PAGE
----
We must also do more to protect our natural environment. There is also a failure by the SNP to meet biodiversity targets and concern about meeting the 2020 ones. We know from research, specifically by the RSPB, that Scotland’s natural habitats are shrinking. Scotland’s natural beauty is one of our most valuable assets and we must protect it. But it doesn’t help when the money being spent on protecting habitats by stopping the invasion of non-native species is being severely cut from £748,000 last financial year to £295,000 in this one.
This again shows again a lack of real commitment and action. Non-native invasive species, whether animals or plants, are a scourge on our ecosystem and our infrastructure, and cost £23 million in 2017. Grey squirrels threatening red squirrel populations, and Japanese knotweed harming our landscapes are just two examples of invasions which are extremely difficult to tackle.
Our forests and woodlands are also a vital part of Scotland’s eco-system and our economy. We defeated the SNP’s plans to abolish the Forestry Commission in Scotland and centralise it in a government department, but equally importantly, we also successfully amended the Forestry and Land Management Bill to ensure that climate change, deer management and biodiversity must be considered in the new devolved forest strategy.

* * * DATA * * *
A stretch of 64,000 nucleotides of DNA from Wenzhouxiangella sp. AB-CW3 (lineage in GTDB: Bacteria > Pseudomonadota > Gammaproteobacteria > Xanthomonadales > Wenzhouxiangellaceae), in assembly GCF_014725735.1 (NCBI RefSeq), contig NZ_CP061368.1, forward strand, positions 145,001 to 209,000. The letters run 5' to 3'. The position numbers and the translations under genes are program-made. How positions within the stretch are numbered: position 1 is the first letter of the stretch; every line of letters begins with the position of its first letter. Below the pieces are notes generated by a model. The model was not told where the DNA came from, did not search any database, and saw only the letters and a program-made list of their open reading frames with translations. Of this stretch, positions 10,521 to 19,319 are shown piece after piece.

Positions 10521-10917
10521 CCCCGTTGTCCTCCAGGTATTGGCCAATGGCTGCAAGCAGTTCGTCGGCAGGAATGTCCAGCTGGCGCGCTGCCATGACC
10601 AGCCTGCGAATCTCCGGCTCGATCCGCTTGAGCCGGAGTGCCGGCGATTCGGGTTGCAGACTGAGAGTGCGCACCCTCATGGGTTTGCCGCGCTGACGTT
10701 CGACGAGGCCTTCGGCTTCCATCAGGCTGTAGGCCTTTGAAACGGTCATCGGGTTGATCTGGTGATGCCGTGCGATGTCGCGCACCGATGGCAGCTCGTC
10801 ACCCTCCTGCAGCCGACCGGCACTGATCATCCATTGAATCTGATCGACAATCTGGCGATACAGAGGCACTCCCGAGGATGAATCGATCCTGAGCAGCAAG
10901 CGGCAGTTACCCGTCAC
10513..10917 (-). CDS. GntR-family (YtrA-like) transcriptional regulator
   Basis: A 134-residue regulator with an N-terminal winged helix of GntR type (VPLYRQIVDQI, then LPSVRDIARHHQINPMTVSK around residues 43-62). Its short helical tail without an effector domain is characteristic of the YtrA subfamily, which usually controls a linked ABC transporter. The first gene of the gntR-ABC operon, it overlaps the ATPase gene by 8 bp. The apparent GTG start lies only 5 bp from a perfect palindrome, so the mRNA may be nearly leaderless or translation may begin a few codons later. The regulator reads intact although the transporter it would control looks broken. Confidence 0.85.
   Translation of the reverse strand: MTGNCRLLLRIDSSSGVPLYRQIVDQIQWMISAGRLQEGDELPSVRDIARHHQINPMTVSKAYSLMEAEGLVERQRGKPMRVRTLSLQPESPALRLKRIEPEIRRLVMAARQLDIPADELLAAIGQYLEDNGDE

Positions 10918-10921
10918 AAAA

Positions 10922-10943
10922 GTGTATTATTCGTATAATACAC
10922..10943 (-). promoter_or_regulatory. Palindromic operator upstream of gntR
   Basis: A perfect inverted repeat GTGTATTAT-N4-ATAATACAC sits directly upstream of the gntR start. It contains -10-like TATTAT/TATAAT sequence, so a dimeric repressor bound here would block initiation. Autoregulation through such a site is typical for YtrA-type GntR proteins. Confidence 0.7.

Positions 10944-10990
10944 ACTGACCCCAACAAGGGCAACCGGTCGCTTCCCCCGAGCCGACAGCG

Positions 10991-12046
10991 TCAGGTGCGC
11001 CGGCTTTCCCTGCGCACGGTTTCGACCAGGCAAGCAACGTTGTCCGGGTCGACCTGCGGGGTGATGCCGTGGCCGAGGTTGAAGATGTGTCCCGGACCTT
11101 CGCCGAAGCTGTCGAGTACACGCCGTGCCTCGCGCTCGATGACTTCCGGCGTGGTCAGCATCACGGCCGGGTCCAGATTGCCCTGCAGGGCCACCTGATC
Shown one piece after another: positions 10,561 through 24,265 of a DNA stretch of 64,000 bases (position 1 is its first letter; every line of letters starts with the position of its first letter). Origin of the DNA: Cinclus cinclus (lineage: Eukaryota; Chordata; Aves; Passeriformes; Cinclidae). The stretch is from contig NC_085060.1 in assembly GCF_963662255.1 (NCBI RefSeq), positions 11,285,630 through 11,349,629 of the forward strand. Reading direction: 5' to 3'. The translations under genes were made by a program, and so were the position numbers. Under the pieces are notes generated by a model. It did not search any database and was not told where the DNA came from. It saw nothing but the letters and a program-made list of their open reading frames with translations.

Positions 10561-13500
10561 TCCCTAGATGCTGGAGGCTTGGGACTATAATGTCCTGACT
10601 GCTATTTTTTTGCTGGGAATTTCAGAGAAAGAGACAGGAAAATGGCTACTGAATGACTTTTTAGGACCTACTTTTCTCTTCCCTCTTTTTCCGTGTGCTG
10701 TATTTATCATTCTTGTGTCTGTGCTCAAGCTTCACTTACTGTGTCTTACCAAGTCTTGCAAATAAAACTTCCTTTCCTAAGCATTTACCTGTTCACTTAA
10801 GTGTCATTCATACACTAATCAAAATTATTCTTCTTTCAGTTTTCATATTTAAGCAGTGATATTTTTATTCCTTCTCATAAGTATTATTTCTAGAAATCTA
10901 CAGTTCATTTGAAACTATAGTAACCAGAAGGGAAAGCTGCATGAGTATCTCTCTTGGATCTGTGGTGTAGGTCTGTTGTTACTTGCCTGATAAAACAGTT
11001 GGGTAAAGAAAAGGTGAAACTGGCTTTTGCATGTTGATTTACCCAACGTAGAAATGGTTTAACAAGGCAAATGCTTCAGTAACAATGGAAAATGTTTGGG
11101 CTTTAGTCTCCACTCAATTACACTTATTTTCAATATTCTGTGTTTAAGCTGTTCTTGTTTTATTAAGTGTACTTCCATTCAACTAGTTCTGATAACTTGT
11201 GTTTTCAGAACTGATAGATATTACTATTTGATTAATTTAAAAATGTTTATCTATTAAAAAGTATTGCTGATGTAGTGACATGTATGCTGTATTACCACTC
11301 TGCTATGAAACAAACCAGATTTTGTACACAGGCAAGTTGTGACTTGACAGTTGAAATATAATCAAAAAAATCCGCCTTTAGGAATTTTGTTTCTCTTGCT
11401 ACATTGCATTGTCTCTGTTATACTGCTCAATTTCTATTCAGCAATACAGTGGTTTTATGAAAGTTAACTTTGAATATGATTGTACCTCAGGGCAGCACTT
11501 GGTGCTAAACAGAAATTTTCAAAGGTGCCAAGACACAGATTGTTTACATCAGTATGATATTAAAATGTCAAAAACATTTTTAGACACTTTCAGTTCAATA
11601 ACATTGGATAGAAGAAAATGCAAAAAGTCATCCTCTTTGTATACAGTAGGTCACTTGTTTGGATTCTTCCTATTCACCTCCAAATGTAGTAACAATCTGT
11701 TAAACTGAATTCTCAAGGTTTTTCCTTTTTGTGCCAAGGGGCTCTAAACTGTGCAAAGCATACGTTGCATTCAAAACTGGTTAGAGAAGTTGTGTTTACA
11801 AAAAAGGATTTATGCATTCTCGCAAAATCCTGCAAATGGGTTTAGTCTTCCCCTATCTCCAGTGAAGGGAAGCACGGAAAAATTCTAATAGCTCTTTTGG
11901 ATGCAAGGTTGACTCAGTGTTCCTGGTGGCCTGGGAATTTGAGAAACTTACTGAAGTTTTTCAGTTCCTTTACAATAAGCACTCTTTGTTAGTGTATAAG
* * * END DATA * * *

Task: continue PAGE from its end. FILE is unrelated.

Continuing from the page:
The SNP has taken its eye off the ball when it comes to our environment. Climate change is the great challenge for our generation. Scotland needs strong legislation that sets the framework to 2050 for action to bring us into line with the targets set out in the Paris Agreement on climate change.
As part of our plan to make Scotland a greener country, Scottish Labour will push the SNP to stress-test all policies against our climate commitments, push to create jobs in low-carbon industries and deliver a public transport system fit for the 21st century, and indeed a country fit for the future.
Picture courtesy of Friends of the Earth Scotland